Toronto Awards Analysis: Social Satire ‘American Fiction’ Makes Contenders of Jeffrey Wright and Cord Jefferson

The awards team at Amazon, as the parent company of MGM, a division of which includes Orion, may have an unexpected awards contender on its hands with Cord Jefferson’s feature directorial debut American Fiction, an adaptation for Orion of Percival Everett’s 2001 novel Erasure. The film had its world premiere at the Toronto International Film Festival’s Princess Alexandra Theatre on Friday night.

A sharp and witty look at American racial dynamics — a Black academic (played engrossingly by the great Jeffrey Wright) grows frustrated that the only “Black books” that seem to find a wide (and white) audience are those that tread on stereotypes. So, he writes one himself under a pseudonym. The film plays like a Preston Sturges or Mel Brooks classic, packed with jokes as well as biting social commentary and often had the audience laughing out loud.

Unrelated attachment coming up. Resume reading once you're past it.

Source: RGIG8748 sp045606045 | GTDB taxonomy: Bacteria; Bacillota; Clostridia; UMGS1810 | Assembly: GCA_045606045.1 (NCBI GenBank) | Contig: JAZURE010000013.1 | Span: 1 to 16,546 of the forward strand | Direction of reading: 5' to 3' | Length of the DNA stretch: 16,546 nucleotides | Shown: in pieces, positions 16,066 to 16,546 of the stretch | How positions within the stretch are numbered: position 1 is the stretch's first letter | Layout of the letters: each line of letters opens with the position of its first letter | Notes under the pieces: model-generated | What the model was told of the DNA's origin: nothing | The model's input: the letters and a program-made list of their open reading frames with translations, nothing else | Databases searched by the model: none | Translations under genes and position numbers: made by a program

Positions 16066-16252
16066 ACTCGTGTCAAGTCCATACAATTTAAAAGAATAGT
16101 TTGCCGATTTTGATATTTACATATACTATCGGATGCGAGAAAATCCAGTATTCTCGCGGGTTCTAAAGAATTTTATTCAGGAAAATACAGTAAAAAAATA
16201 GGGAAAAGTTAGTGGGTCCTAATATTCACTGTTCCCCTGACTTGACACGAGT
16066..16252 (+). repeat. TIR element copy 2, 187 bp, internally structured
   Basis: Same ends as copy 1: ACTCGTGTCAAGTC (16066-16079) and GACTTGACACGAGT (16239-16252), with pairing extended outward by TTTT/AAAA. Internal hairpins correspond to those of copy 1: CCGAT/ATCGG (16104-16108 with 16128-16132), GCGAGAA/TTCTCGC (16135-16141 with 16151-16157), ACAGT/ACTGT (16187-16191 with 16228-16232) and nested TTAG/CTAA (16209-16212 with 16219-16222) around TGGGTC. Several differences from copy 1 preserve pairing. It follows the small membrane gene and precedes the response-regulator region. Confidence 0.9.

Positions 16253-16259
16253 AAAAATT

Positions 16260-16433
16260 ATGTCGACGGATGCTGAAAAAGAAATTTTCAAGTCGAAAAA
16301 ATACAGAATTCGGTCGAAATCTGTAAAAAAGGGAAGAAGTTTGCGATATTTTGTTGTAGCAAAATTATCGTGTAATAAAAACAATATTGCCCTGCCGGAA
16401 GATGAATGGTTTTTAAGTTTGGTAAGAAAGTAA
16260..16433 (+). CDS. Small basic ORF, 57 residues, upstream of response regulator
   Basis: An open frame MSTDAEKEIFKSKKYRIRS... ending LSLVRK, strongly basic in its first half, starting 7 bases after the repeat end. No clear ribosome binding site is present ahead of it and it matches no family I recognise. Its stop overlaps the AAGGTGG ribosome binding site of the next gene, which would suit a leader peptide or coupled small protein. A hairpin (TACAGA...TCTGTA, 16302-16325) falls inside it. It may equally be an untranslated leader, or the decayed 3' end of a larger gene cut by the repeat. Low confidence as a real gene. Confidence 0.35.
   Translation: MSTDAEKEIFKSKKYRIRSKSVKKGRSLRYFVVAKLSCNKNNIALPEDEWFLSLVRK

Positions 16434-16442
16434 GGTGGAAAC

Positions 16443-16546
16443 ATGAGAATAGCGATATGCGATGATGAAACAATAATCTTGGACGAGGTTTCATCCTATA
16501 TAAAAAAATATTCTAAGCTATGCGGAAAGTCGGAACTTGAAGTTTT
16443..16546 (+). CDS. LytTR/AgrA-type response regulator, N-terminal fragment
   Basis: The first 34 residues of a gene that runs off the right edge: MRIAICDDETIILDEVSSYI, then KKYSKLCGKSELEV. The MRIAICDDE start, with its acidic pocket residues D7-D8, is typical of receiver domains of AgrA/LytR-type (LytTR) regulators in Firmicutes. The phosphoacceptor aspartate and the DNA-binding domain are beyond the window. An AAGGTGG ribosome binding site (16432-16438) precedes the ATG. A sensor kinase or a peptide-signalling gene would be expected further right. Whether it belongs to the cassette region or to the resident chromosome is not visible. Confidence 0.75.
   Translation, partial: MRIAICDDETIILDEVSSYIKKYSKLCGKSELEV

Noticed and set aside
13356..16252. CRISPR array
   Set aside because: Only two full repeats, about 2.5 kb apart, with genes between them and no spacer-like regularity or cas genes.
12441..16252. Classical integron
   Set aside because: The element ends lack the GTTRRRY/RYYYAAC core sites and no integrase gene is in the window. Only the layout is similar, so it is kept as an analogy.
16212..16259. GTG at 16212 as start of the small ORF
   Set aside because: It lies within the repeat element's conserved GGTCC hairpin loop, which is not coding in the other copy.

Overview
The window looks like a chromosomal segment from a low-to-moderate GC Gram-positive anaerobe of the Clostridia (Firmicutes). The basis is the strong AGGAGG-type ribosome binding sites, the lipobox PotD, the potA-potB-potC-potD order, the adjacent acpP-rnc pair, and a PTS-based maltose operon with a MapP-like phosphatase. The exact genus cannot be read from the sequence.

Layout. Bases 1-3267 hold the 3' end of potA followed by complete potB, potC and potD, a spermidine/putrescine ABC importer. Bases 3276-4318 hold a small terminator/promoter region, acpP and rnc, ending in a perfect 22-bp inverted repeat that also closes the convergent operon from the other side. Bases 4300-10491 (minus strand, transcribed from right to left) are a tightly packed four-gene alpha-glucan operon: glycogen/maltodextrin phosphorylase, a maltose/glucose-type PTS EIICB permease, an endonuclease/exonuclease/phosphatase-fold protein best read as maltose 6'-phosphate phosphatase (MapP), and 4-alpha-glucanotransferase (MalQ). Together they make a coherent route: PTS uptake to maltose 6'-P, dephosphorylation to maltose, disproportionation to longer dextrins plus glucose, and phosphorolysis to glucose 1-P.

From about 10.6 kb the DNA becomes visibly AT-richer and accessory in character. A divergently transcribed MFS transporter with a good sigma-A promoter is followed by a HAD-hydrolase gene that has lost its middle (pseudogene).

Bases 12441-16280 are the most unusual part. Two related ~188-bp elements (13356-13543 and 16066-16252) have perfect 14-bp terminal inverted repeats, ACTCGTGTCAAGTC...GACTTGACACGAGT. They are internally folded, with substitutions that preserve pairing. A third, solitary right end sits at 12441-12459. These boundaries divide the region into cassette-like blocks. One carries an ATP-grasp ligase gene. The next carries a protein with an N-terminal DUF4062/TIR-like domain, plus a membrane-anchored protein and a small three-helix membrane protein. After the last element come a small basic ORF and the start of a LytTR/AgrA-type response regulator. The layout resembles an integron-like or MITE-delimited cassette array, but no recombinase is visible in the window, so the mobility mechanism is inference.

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Amazon seemed to be waiting to see how the film played in Toronto before deciding how much of an awards push it ought to get. I think there’s no doubt that the leading performance by Wright (who has somehow never been nominated for an Oscar), supporting turns by Sterling K. Brown and Erika Alexander, and the adaptation by Jefferson merit serious consideration. Up until now, Jefferson has been best known as a TV writer on shows such as Succession and Watchmen, winning an Emmy for the latter.

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